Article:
Paul had been determined to return to Jerusalem, even though he had been warned not to. And sure enough, he was arrested and thrown into prison. Then he was brought before the ruling religious party, and he gave a defense for himself.
Next we read in Acts 23, “But the following night the Lord stood by him and said, ‘Be of good cheer, Paul; for as you have testified for Me in Jerusalem, so you must also bear witness at Rome’” (verse 11 NLT).
Paul’s middle name could have been trouble. There was never a dull moment with this guy. It was always something. But on this particular night, he seemed to be deeply discouraged.
We have to understand what Christ was saying to Paul. How could he be of good cheer in a cold, damp, dark dungeon?
This sounds like the equivalent of someone coming up to you when you are really in pain and saying, “Hey, man, cheer up! Gray skies are going to clear up. Put on a happy face!” That is not a good thing to say to someone who is down.
In fact, by saying that, you could actually make a person more miserable.
But Jesus wasn’t simply telling Paul to cheer up. The word used in this text for “cheer” is really not the best translation of the word. The fact is that cheerfulness is the outcome of what Jesus actually commanded.
He did not command Paul to simply be cheerful or to smile. A better translation of what Jesus was saying would be, “Be of good courage.”
This is an interesting phrase that we see used a number of times in the New Testament. The first time we see it is in Matthew 9:2. There was a man who was a paraplegic, and he was carried by his friends into the presence of Jesus. Jesus saw this man and said, “Son, be of good cheer; your sins are forgiven you.”
Then Jesus told him, “Arise, take up your bed, and go to your house” (verse 6 NKJV), and the man did it.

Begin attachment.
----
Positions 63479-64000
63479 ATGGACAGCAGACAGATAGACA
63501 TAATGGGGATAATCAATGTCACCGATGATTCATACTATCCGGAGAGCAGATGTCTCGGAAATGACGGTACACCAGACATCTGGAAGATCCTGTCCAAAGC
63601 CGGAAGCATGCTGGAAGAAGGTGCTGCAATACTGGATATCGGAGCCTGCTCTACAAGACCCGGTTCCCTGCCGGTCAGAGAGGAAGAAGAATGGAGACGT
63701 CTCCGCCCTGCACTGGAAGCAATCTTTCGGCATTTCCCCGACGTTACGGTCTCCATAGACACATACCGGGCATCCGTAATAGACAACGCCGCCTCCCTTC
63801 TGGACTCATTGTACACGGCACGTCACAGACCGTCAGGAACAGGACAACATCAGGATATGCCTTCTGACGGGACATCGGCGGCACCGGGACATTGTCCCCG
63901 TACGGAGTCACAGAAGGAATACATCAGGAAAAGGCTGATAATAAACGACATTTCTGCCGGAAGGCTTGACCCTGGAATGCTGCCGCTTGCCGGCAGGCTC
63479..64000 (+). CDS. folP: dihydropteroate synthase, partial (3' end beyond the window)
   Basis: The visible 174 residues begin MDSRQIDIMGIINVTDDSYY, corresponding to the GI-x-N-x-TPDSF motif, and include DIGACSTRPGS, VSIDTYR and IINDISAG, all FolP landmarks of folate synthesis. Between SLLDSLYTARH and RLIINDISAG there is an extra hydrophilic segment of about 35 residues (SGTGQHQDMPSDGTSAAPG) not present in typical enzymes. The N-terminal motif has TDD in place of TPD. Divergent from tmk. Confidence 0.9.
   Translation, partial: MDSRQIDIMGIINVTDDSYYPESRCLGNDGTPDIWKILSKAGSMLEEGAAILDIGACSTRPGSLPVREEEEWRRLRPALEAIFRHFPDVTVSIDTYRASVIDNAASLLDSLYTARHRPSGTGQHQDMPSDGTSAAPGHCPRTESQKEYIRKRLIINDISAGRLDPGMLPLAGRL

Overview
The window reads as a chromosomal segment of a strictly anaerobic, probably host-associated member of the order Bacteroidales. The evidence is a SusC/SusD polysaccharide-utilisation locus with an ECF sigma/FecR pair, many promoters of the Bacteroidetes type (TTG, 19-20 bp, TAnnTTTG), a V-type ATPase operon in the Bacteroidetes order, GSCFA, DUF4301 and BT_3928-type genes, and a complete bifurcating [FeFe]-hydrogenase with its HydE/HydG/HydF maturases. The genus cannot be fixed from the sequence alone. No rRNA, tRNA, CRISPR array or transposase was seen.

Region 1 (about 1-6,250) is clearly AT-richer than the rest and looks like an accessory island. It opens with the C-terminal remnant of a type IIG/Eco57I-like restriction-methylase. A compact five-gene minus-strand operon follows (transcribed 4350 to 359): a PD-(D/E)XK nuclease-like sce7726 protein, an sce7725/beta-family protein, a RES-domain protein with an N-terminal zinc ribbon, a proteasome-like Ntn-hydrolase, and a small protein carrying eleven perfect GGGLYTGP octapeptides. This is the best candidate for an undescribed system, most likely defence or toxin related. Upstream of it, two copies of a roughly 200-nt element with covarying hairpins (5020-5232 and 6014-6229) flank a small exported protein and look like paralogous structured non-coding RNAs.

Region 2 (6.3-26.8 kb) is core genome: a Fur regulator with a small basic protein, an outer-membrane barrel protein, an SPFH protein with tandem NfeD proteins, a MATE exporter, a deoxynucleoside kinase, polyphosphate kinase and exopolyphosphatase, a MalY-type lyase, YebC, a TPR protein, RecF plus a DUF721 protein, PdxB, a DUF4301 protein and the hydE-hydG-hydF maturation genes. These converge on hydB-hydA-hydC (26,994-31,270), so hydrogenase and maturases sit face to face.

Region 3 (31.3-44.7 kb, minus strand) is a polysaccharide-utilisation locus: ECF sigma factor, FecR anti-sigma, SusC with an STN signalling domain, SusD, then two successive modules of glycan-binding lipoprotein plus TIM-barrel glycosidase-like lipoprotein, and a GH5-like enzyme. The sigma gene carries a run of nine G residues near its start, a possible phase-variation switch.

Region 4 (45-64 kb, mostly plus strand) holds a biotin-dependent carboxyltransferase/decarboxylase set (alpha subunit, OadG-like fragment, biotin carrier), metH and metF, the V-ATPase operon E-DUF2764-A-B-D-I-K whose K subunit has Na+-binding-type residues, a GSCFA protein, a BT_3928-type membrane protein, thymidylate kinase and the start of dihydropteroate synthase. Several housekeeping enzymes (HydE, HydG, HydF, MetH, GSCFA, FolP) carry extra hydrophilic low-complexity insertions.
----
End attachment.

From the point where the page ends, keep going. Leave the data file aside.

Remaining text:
This shows us that God does His part and then we must do ours. God gives His forgiveness to us, and we must accept that forgiveness.
It also shows us that God’s power gives courage. His power will be there to help you in your time of need.
When I talk to people who are going through very difficult suffering, I find myself asking, Would I have the attitude they have if I were going through that? or, Could I even go through what they’re enduring?
But if God were to ask you to do something, then He would give you the strength to do it.
It comes down to this: I would rather be in a jail, or in a storm, or in a hardship with Jesus than anywhere else without Him. A nice, happy place with Jesus is good, too. But the thing is, He is with us wherever we go. And that is what God was saying to Paul: You are not alone.
God is with us in the good times, and He is also with us in the bad times.
The Ultimate Example of Courage
If you want to see a real example of courage, there is none greater than that of Jesus Himself. He had moral courage when He stood by His convictions and always shared what the Father wanted Him to share.
But He had physical courage as He allowed His enemies to beat Him and mistreat Him and whip Him and ultimately nail Him to a cross.
If that isn’t courage, I don’t know what is.
Pastor Greg Laurie serves as the senior pastor of Harvest Christian Fellowship, which has campuses in Southern California and Hawaii. He is the author of more than 70 books, hosts the nationally syndicated radio broadcast A New Beginning, and is the founder of Harvest Crusades, large-scale evangelistic events attended by millions of individuals worldwide. Learn more at Harvest.org.
Photo Credit: ©Unsplash/Prince David
Pastor Greg Laurie serves as the senior pastor of Harvest Christian Fellowship, which has campuses in Southern California and Hawaii. He is the author of more than 70 books, hosts the nationally syndicated radio broadcast A New Beginning, and is the founder of Harvest Crusades and Harvest at Home.